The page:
Eulogy For My Beloved Mother, Gerda Blumenthal

Eulogy For My Beloved Mother, Gerda Blumenthal

We are here today to remember and honor my mother, Gerda Blumenthal, who passed away on Monday.

My mother was my personal heroine, even as just two days earlier, a great hero of the Jewish people died as well–Ariel Sharon, a former Prime Minister of the State of Israel and a hero general who fought militarily to defend his people, but who also disengaged the State of Israel unilaterally from Gaza to make peace.

Sharon’s role in history to secure the Jewish people came on the heels of the Holocaust where 6 million Jews were murdered – one of every three in the entire world!

To my mother, the holocaust was one of the defining moments in her life. She was just 5 years old, when the murderous Nazi secret police, the Gestapo, came up behind my mother and her father on the street in Germany, grabbed him and dragged him off to the concentration camps. My mother, a child, was left alone crying on the streets, until some neighbors found her and brought her home to her mother. Miraculously, her father was one of the few to actually be let out a number of weeks later, as he had already received visas for the family to come to America. He had lost 20-30 pounds in just those few weeks of brutal slave labor and beatings, but he and the family were free to come to this country and start anew.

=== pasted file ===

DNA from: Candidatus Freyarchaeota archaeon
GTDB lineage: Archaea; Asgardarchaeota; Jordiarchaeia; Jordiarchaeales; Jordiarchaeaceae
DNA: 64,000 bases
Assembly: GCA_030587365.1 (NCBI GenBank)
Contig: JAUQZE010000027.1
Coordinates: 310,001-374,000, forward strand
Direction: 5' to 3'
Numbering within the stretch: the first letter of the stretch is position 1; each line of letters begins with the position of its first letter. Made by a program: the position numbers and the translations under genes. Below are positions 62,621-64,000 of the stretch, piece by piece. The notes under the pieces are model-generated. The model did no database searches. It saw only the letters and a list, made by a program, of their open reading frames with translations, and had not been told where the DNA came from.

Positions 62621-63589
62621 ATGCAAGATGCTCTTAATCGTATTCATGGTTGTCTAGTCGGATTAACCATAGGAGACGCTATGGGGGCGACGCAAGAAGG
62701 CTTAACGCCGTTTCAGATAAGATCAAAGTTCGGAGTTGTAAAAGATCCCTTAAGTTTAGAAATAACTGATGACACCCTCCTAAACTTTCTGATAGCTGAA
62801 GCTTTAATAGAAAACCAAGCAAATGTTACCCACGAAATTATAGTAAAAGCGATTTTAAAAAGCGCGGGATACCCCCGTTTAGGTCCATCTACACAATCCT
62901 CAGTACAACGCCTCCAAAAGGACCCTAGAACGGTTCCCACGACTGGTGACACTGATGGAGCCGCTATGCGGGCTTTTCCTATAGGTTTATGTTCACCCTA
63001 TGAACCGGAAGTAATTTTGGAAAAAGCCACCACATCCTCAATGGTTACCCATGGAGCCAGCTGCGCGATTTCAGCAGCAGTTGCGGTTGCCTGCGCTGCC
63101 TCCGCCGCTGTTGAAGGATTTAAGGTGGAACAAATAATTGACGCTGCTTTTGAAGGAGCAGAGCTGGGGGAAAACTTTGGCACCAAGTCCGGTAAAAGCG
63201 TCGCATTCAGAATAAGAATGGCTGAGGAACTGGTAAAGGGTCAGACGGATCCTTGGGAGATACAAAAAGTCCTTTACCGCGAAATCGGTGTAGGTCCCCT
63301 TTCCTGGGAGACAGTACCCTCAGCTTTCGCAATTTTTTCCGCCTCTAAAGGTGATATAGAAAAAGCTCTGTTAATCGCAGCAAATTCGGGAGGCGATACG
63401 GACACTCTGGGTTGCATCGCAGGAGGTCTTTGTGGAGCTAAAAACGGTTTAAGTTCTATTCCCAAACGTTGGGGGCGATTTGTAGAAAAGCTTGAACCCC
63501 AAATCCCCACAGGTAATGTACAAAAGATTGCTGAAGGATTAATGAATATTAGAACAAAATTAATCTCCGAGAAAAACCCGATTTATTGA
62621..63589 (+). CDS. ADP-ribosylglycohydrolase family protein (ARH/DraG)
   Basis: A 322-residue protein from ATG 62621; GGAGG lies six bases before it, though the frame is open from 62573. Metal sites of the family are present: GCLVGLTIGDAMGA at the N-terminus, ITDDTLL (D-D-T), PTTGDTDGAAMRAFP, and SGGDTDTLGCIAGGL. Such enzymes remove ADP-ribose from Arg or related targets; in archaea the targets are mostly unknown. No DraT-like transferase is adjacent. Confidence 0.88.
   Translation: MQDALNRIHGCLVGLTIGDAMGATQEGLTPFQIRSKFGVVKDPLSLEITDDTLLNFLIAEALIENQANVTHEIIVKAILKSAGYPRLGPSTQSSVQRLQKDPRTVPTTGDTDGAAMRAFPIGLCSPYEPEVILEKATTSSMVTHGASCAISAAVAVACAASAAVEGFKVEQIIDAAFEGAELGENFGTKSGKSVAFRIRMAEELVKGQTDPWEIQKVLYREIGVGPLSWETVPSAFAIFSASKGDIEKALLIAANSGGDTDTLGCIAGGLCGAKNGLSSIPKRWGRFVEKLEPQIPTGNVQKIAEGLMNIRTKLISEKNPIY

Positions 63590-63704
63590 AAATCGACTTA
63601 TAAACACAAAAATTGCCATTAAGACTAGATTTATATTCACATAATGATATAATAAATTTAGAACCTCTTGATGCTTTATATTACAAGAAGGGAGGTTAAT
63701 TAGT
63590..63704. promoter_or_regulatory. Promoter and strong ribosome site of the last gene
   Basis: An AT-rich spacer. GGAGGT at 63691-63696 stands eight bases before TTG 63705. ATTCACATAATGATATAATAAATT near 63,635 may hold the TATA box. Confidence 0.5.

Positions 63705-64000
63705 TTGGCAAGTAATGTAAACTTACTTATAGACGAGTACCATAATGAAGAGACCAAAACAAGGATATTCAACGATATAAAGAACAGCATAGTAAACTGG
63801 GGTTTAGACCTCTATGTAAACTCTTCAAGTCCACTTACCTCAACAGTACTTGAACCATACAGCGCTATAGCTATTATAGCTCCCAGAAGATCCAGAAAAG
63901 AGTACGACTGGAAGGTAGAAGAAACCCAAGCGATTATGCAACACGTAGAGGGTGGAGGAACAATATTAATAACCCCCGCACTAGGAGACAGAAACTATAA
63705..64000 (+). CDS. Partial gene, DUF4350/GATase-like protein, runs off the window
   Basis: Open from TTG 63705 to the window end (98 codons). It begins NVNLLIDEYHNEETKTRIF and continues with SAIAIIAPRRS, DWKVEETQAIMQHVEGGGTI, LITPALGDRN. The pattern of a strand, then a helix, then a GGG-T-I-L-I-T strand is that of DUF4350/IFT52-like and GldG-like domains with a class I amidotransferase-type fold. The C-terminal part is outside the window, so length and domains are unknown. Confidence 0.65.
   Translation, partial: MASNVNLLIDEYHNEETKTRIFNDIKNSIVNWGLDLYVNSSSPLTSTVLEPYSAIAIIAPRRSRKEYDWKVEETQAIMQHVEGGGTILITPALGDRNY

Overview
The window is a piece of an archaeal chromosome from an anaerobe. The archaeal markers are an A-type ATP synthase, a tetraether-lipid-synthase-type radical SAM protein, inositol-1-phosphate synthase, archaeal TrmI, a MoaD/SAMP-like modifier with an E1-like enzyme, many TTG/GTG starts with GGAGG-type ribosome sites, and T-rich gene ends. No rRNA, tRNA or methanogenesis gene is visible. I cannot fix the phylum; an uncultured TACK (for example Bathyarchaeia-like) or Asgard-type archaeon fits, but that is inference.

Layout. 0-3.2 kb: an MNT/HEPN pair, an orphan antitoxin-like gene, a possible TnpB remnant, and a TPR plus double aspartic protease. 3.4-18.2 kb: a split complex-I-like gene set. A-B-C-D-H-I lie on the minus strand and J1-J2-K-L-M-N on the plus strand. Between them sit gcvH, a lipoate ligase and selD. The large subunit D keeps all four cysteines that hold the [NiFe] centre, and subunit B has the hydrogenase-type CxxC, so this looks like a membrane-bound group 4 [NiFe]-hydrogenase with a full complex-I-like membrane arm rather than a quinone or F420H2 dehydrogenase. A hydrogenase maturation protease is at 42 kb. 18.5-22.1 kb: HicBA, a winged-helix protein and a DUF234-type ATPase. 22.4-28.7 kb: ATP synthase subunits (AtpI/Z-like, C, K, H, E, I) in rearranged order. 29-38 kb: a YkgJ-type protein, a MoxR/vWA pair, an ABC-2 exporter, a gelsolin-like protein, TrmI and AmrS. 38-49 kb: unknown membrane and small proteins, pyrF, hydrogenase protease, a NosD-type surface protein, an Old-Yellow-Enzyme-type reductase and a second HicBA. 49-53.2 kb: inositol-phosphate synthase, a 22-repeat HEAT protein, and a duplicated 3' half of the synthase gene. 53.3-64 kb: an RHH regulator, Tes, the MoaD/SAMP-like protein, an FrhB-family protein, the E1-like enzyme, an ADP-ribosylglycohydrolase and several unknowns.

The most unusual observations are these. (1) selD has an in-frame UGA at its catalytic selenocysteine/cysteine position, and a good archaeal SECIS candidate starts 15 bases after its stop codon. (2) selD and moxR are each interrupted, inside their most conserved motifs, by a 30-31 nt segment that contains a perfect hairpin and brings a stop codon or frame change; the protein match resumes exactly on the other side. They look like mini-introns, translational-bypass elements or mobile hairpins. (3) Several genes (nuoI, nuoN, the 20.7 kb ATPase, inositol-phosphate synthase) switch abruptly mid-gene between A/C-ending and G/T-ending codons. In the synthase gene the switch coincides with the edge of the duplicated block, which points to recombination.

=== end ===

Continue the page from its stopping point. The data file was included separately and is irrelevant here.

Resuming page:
Like many of the immigrant families who were forced to flee persecution, my mother and her family arrived here penniless, and her father who didn’t even know the language, worked as a tailor to try and support the family. My mother had wanted to pursue her education—and to be a nurse—but when she graduated high school, she was asked to immediately go to work to help the family earn a living in those difficult days. She did this dutifully and worked—mostly doing secretarial work, which was popular in those days—while raising my sister and I and taking care of my dad. My mom would put me on the school bus, rush off to work, and be home in time to make dinner for all of us. Mom was unwavering in her commitment to taking care of us. Mom taught me what family was, what it was to put family first, and what it was to work hard, very hard, always being there to take care of us, even when at times, it seemed like too much for any human being.